Pentagon Chief Sees U.S. Forces at Ideal Levels in South Korea
(Bloomberg) -- Acting Defense Secretary Pat Shanahan said American troop levels in South Korea are right for their current mission and the U.S. wouldn’t “unnecessarily erode the readiness we need.”
The comments, in an interview at the Pentagon, were the most definitive response so far from President Donald Trump’s administration to speculation the president might agree to reduce the roughly 30,000 U.S. troops in South Korea as part of a broader agreement with North Korean leader Kim Jong Un. Denuclearization talks in Hanoi between Trump and Kim broke down Thursday.
“I believe the force posture we have is ideally suited for the current mission,” Shanahan, who became acting secretary after Jim Mattis resigned at year-end over Trump’s policy on Syria, said Thursday.
While Trump has vowed to bring home most troops from Syria and is backing a push for a peace accord with the Taliban in Afghanistan, changing the balance of forces in South Korea would come with its own set of complications. The president has focused much of his diplomacy with Seoul on getting President Moon Jae-in’s government to pay more for U.S. forces based there.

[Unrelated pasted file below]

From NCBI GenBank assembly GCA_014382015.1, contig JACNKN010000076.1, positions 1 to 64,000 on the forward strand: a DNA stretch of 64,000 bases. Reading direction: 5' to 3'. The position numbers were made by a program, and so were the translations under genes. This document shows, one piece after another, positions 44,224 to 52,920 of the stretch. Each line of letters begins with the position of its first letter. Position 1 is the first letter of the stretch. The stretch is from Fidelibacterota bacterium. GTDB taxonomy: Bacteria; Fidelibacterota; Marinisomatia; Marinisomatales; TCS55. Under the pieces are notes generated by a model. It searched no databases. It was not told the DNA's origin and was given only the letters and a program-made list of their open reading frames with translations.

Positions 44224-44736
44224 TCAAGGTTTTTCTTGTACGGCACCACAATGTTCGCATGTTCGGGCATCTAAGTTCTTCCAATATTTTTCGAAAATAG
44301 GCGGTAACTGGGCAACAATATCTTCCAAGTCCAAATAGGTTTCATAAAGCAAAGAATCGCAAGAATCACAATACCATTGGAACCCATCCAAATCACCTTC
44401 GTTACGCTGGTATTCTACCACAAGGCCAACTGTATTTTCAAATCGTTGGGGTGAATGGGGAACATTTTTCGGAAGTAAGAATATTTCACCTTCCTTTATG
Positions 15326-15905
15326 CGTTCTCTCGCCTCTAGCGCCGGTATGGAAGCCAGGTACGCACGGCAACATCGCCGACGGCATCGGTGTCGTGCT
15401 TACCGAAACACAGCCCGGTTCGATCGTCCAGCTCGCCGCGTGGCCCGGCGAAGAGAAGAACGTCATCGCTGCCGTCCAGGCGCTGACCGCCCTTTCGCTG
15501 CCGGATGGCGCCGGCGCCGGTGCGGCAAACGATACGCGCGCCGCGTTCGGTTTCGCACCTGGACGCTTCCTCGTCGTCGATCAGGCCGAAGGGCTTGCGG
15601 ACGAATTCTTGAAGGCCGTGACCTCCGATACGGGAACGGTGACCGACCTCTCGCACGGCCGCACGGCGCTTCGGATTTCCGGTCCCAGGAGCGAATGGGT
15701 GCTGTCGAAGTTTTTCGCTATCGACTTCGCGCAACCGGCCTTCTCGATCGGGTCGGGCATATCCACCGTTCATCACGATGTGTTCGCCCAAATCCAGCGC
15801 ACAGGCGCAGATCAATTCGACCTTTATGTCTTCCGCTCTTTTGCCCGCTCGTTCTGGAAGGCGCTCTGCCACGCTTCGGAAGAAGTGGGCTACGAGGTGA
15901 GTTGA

Since early last year, the U.S. has delayed or downsized several major annual drills with South Korean forces at Trump’s demand. Asked how long the U.S. could continue to hold off without affecting readiness, Shanahan said that the Defense Department has found the “right mix of readiness exercises” to keep U.S. forces prepared by working with his U.S. commander for the Korean Peninsula and the Joint Chiefs of Staff.
Smaller joint exercises are set to continue in March, Shanahan said. Those drills are going forward “per plan,” he said. “No change to the plan.”
After the breakdown of talks with North Korea on Thursday, Trump repeated his position that the major joint exercises, which involve tens of thousands of troops and flying bombers from Guam, were too expensive.
Read more: Trump Signals U.S.-South Korea Drills to Stay on Hold
“I was telling the generals -- I said: ‘Look, you know, exercising is fun and it’s nice and they play the war games,’” Trump said in Hanoi. “And I’m not saying it’s not necessary, because at some levels it is, but at other levels it’s not. But it’s a very, very expensive thing. And you know, we do have to think about that too.”
While not saying how long major drills could be suspended, Shanahan, a former Boeing Co. executive, said the Pentagon is “always evaluating the effectiveness of the exercises and the optics, if you will, in terms of making sure that what we’re doing support our military and diplomatic objectives.”
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